Bright Portalles of the Skie

Embossed with sparkling Starres,

Doors of Eternitie

With diamantine barres.

Your Arras rich uphold,

Loose all your bolts and Springs,

Ope wide your leaves of gold;

That in your Roofes may come the King of kings.

To fitting music this poem, so far, would be a rather gorgeous hymn. Except for its slight antiqueness, I do not see that it is much inferior to Pope’s “Rise, Crowned with Light, Imperial Salem, Rise,” or Addison’s “The Spacious Firmament on High,” both of which it resembles in combined fervor and splendor. 101 But in the following stanza it loses the hymn quality of restraint from gaudy decoration:

Scarfed in a rosy cloud

Hee doth ascend the Aire,

Straight doth the Moone him shrowde

With her resplendent Haire.

The figure of the moon’s hair, while it may be pretty fancy, is a patent violation of that churchly dignity which slight practice in hymnody would have shown Drummond that the hymn demands.

A hymn of Phineas Fletcher, published in 1670, twenty years after his death, beginning,

Great fount of light, whose overflowing streams,

Lend stars their dimmer sparks, suns brighter beams,

shows another departure from the hymn standard: the lines are too subtle. One has to pause in reading them to see what they mean. If Fletcher had been a contemporary of Keble he would have found out that the meaning, or least some meaning, must be instantly evident. Neither the music nor the momentum of corporate vocal expression will allow any pause for studying out subtle meanings.

Cease, then, my tongue, and lend unto my mind

Leave to bethink,

says Spenser in his “Hymn of Heavenly Beauty” (l. 106). This poem—itself of course not a hymn—makes a clearly impossible demand upon the singing hymn; one can not at the same time sing and stop 102 singing to think. Thinking must go along with the expression.

Ben Jonson’s “Hymn to God the Father” lacks a quality which the hymn type very definitely demands, and which yet is hard to describe critically. James Montgomery calls the quality in his own case “mediocrity of mind” and with his rare candor thanks God that he has it.

Hear me, O God!

A broken heart

Is my best part.

Use still thy rod

That I may prove

Therein, my love.

If thou hadst not

Been stern to me,

And left me free,

I had forgot

Myself and thee. . . .

Who more can crave

Than thou hast done?

Thou gav’st a son

To free a slave

First made of naught,

With all since bought.

Sin, death and hell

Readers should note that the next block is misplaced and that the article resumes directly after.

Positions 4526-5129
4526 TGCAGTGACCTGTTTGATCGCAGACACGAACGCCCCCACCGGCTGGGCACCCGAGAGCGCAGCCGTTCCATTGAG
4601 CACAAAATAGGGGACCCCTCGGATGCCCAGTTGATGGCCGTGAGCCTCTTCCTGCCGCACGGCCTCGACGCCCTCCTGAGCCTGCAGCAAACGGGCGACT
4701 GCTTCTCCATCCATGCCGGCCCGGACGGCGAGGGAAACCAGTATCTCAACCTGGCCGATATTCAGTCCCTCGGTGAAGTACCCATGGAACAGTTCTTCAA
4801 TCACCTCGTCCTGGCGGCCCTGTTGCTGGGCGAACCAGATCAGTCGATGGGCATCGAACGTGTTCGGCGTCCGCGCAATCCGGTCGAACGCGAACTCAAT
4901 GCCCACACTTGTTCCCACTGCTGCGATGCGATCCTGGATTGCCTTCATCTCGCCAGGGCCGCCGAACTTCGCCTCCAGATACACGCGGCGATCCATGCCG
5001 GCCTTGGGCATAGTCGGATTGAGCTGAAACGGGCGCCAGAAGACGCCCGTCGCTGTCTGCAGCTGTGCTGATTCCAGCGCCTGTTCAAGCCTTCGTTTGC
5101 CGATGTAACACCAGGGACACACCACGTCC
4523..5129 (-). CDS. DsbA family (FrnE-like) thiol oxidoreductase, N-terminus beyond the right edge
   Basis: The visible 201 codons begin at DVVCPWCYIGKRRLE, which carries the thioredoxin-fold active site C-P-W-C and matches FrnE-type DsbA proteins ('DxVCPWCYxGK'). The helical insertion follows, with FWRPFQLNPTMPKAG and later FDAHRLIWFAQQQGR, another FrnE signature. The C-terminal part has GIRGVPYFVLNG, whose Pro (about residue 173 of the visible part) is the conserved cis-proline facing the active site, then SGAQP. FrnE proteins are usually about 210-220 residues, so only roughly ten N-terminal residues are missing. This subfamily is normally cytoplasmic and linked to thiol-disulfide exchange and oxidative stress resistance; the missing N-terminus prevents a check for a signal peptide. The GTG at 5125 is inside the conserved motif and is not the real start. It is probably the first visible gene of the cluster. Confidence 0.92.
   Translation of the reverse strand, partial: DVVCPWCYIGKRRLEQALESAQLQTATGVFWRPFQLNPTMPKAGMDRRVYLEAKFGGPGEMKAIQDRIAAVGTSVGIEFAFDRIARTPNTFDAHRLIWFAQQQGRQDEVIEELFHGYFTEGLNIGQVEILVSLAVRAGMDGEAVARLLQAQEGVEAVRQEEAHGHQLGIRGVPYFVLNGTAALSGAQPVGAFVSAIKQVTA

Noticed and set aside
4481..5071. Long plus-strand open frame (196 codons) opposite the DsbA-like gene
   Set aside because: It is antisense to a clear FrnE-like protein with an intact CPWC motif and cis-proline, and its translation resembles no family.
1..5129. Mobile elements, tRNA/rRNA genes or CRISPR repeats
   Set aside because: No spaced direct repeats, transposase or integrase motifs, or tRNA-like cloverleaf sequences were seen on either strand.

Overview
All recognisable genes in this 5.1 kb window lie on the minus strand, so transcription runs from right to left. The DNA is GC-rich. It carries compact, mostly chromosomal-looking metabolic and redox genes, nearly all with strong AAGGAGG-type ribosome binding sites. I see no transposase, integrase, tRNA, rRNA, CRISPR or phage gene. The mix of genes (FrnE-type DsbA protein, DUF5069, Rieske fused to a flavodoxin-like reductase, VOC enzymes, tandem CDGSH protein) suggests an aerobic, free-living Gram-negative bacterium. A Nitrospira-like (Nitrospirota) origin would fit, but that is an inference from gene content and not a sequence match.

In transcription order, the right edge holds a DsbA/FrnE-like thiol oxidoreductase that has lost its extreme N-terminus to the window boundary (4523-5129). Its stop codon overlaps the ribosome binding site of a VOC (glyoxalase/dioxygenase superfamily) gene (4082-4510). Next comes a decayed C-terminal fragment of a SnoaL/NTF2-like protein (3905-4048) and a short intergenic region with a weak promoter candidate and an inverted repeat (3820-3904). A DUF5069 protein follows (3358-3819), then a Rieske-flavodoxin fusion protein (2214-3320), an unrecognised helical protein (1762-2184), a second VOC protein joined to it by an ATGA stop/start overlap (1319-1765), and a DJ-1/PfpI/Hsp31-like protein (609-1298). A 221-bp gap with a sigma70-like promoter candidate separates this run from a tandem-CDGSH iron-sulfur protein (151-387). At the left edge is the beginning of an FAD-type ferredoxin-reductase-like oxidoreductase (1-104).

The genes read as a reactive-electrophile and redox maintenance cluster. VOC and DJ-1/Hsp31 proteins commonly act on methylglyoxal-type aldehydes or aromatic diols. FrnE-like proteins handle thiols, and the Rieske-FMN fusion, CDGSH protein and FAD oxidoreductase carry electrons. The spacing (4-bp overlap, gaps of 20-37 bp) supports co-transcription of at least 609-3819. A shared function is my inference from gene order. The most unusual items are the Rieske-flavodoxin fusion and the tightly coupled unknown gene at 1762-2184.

His glorious name

Quite overcame

Yet I rebel

And slight the same.


But I’ll come in

Before thy loss

Me further toss

As sure to win

Under his cross.

The hymn is too much the expression of the rare Ben Jonson, and not enough the expression of the ordinary folk, to be a good hymn. It is devout, musical, and mainly simple and honest. But if we or Ben Jonson’s contemporaries were to sing it, we should need to pause to see what he meant by

First made of naught

With all since bought.

“Use still thy rod” would cause many to pause if they thought what they were saying. The last two lines are not immediately clear. Again, the poem has stanzas of irregular length; and that would bring confusion in the musical setting.

An injunction by Queen Elizabeth in June, 1559, provides that

For the comforting of such as delight in music it may be permitted that in the beginning of Common Prayer either at morning or evening there may be sung an hymn or such like song to the praise of Almighty God, in the best melody and music that may be devised, having respect that the sentence of the hymn may be rendered and perceived.

But the fact that the law permitted it did not mean that the right was to any extent exercised. 104 Even Isaac Watts, as late as the beginning of the eighteenth century, while protesting violently for lyrical freedom, was careful to state in the headings that most of his hymns were based on some part of the Scriptures. Poets had never been limited entirely to the Psalms for models. Various poems and other passages of the Bible were turned into verse; witness the fact that Christopher Tye, tutor of Edward VI and Mary, felt impelled to turn the entire Book of Acts into common-meter stanzas—the Acts! But the Psalms held the central place.

If the following lines of Crashaw, “A Song of Divine Love,” had been written to supply the need of “a hymn or such-like song” one sees how it is not an expression of worship to be used by a public assembly:

Lord, when the sense of thy sweet grace

Sends up my soul to seek thy face

Thy blessed eyes breathe such desire

I die in love’s delicious fire.

However devout its aim, its style is too fulsome for a hymn. In the following lines, “To the Name above Every Name; a Hymn,”

Awake, my glory, soul (if such thou be,